The Book Thief by Markus Zusak – Book Review

The Book Thief has been in my tbr list for so long. But somehow, I never got around to buying the book. Few months back when I did a book exchange with my friend, The Book Thief was among the books that I got. It’s already been more than 6 months and I still have 2 more books to read from that stack! I don’t know when she’s going to ask her books back! Anyway, I’m so happy that I got to read The Book Thief.

During Hitler’s rule over Germany, Liesel and her brother is taken by their mother to a foster family. But her brother dies on the way. During the burial, Liesel finds a book half hidden in the snow and she takes it even though she doesn’t know how to read. Her foster father teaches her to read and she grows up to love books and the words in them. When other children steal food, Liesel steals books. Her world is turned upside down, when Liesel’s foster family hides a Jew in their basement.

To be honest, I started reading the book with uncertainty. I had read mixed reviews about it and I was not sure whether I would like it. But a few pages in, I was hooked. The most unique part of the book is the narrator. I have seen first person and third person narrations. Here, Death is the narrator. The author has done a marvelous job writing the story from Death’s perspective. I expected to read about a grim and dark point of view from Death. But the book surprised me. Death is shown as gentle and someone who doesn’t enjoy taking the souls. Death sees the souls in colors which I think is beautiful!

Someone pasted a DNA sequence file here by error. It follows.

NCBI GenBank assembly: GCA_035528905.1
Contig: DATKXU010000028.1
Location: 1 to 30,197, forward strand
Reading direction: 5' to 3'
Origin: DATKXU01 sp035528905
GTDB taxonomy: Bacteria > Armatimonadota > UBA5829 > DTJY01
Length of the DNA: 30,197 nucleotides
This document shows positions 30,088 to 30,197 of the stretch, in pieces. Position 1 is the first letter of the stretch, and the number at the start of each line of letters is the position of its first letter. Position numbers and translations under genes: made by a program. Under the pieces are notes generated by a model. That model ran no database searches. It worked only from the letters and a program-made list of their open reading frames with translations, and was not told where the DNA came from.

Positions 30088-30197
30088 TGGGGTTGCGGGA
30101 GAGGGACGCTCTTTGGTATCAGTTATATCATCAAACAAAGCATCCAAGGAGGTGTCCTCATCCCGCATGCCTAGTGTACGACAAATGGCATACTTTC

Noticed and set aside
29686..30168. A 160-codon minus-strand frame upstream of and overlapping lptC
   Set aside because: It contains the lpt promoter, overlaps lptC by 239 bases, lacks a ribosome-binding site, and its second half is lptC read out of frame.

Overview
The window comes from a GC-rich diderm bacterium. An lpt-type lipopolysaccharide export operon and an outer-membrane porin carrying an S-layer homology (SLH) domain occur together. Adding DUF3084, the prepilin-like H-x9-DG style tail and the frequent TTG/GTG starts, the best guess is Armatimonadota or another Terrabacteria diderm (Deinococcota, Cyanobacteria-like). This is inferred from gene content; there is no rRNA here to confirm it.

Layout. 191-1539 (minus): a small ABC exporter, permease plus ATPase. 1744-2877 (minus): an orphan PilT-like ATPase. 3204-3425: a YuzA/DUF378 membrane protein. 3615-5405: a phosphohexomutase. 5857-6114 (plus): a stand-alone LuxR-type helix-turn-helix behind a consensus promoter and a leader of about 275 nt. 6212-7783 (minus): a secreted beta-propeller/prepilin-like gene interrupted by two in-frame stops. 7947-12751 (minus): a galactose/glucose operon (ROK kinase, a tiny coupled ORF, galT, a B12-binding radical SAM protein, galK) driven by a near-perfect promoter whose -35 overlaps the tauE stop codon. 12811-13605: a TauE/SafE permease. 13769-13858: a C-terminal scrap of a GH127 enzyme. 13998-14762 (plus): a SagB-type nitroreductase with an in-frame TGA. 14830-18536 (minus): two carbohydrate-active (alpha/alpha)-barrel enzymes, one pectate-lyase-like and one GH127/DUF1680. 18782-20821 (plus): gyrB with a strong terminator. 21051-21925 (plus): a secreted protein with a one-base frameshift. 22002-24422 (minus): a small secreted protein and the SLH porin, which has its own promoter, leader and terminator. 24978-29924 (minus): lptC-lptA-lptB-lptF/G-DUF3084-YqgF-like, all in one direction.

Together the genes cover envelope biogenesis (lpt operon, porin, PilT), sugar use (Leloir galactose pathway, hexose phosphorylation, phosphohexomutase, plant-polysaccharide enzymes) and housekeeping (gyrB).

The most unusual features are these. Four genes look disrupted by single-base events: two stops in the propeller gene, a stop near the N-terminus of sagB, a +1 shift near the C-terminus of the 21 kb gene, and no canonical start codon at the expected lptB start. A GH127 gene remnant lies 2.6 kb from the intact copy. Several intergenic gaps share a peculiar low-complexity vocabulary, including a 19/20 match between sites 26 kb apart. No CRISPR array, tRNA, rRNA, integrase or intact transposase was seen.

Most of the coming age stories I’ve read tend to get boring at some point in the book. But here none of the scenes felt forced. I did not even realize Liesel had grown up to be a teenager by the end of the book. Book’s pacing was perfect and natural. The friendship between Liesel and Rudy is portrayed so beautifully. I loved Rudy’s character.

All the characters are memorable and has a place in my heart. Whether it’s Liesel’s gentle foster father or the cursing yet caring foster mother or the helpless Jew, Max or the mayor’s wife who ‘lets’ Liesel steal the books. They have all been written so perfectly that I miss reading about them.

Even though Death lets us know in advance who lives and who dies, I was still heartbroken by the deaths. The advance warning just made me love those characters even more. I was hoping against hope they would somehow live.

I wouldn’t want anything changed in the book. It’s perfect as it is.

My Rating: 5⭐.

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